Indiana hunter Anthony Giger arrowed this nontypical bruiser in Brown County, Indiana on the morning of Nov. 4. Although he initially planned to fill his doe tag, the 35-year-old ended up with more meat than he bargained for and an incredible trophy buck to boot.

The night before his hunt Giger set up in a cow pasture strewn with white oaks. The surrounding hills formed a funnel and plenty of trails crisscrossed the private property. But Giger’s chosen tree didn’t offer many good shots and the next morning he relocated 25 yards uphill—dragging an attractant scent behind him as he carried his climber to the new tree.

The morning passed uneventfully until Giger spotted several does on an opposite hillside at 9:45 a.m. They were out of range, however, and the deer eventually moved on. Fifteen minutes later Giger heard branches rustling at the bottom of the hill. Thinking he might get a shot at one of the does, Giger kept a close eye on the brush. The noise continued, and a hoof appeared from behind a tree at 40 yards. It was followed by a nose and a set of antlers.

“Right then and there I knew this was a stud deer,” Giger said. “This isn’t a typical deer for my area. So I’m looking at this buck and I’m just in shock. I’d never seen this deer before and really never expected to see something this large come my way. So the adrenaline kicked in.”

The buck stepped cautiously out of the thicket and began to walk up the hill toward Giger. When the bruiser reached the tree Giger had staked out the previous night, it stopped. “He started sniffing up and down this tree, up and down,” Giger said. “And the whole time I’m thinking, ‘Oh man I’m busted. He’s got my stand, there’s no way I’m going to get a good shot.'”

Finally the buck put his nose to the ground and began to follow the scent again. Relieved, Giger thought he was in the clear—the buck seemed more interested in trailing the scent than anything else. But just outside 10 yards the buck hesitated. “He stops, just stops dead in his tracks,” Giger said. “And he turns and looks straight up at me. And I still didn’t have a shot.”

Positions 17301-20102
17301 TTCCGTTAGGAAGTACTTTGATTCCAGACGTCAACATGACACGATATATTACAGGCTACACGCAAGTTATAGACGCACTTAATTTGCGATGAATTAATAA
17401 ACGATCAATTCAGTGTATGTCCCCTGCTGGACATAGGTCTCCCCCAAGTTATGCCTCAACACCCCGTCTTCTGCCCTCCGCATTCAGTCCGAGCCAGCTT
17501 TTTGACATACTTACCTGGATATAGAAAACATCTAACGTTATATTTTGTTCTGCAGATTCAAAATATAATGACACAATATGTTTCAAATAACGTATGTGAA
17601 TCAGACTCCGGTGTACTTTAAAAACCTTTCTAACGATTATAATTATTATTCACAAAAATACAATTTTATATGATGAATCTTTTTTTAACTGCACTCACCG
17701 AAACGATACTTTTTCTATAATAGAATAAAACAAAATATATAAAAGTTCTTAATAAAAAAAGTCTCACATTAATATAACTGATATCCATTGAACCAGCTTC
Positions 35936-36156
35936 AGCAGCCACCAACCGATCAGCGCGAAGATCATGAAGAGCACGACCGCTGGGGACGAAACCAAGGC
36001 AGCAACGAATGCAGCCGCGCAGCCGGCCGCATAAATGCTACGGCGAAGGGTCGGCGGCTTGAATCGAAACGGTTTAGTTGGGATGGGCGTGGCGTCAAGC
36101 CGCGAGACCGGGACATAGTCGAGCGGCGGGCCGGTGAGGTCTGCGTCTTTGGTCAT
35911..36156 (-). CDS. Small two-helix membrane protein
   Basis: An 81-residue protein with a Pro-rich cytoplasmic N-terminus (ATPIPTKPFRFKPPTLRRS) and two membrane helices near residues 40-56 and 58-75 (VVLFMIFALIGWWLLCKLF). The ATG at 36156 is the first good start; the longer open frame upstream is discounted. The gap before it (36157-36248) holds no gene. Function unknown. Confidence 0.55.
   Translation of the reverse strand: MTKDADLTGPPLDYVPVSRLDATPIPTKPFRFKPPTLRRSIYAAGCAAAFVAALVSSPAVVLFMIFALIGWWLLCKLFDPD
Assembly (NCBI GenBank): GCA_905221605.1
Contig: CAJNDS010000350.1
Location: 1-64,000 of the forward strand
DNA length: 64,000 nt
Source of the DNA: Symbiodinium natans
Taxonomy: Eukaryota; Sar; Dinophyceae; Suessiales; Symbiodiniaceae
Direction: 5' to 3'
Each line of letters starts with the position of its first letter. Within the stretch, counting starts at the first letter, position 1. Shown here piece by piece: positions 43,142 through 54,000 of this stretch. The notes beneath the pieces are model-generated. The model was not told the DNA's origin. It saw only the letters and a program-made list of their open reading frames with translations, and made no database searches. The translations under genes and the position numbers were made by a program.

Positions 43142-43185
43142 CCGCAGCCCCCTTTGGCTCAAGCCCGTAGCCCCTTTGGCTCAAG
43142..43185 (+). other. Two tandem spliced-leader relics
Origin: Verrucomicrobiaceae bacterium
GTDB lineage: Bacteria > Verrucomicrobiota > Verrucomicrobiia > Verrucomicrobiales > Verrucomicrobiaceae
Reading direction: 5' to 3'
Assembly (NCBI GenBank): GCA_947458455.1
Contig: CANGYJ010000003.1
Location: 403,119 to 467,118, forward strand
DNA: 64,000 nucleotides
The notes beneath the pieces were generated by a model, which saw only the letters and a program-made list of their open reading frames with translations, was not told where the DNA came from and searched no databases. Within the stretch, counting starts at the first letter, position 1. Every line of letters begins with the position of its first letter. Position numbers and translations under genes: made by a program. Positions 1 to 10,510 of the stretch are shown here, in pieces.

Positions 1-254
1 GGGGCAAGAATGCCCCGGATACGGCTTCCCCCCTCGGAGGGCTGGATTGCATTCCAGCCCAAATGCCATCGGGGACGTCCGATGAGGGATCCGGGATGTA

Fortunately Giger had already picked up his bow and was holding it in front of his face. He narrowed his eyes and held the bow steady. “I’m sure it was a full minute he just sat there and looked at me. So we’re at a staring contest at this point. I mean this deer is right there. I could jump out of my stand and jump on him.”

Finally the buck lowered its head, then took a step. It looked away from Giger and he took the opportunity to draw his bow. Another step and the buck was almost directly below him. The angle was so sharp Giger had to balance on one foot and lean out over the stand. He picked a spot just behind the buck’s shoulder and hit the release.

The buck jumped and took off up the hill, disappearing from sight. “Now at this point, I never should have figured he was mine,” Giger said. “But I knew I put a perfect shot on the biggest buck of my life.”

Already celebrating in his stand, Giger left a voicemail with his brother-in-law and climbed down 10 minutes later to recover his arrow. The shaft was bright red and blood had soaked into the feather fletching. Giger trailed the blood just 50 yards uphill and found the buck piled up where it had disappeared from view. Giger sat with the buck and admired it for several minutes. “I’m just looking at it, just staring. I’m in awe of this buck,” Giger said. “I can’t believe it.”

Eventually Giger pulled the deer downhill and dressed it alongside a run-off ditch while he waited for reinforcements. “By this point I’ve got everybody in the world calling me because no one believes I’d just shot a monster buck,” Giger said.

It took Giger, his brother-in-law, and two buddies to haul the buck out of the woods. They returned to his brother-in-law’s store and check-in station, where they left the deer for the day. Giger estimates 150 people stopped by to see the buck, many of whom asked to hear his story.

The dressed buck weighed in at 213 pounds. Geiger and his uncle, a taxidermist, rough scored the 18-pointer at 168 6/8 inches. The Boone and Crockett Club records do not show any nontypical whitetail entries for Brown County. Which just goes to show Giger’s buck is definitely unusual for the area. “I can’t believe this deer made it to me, because everywhere around me everyone hunts,” Giger said. “So I feel very fortunate to have the opportunity to take this deer.”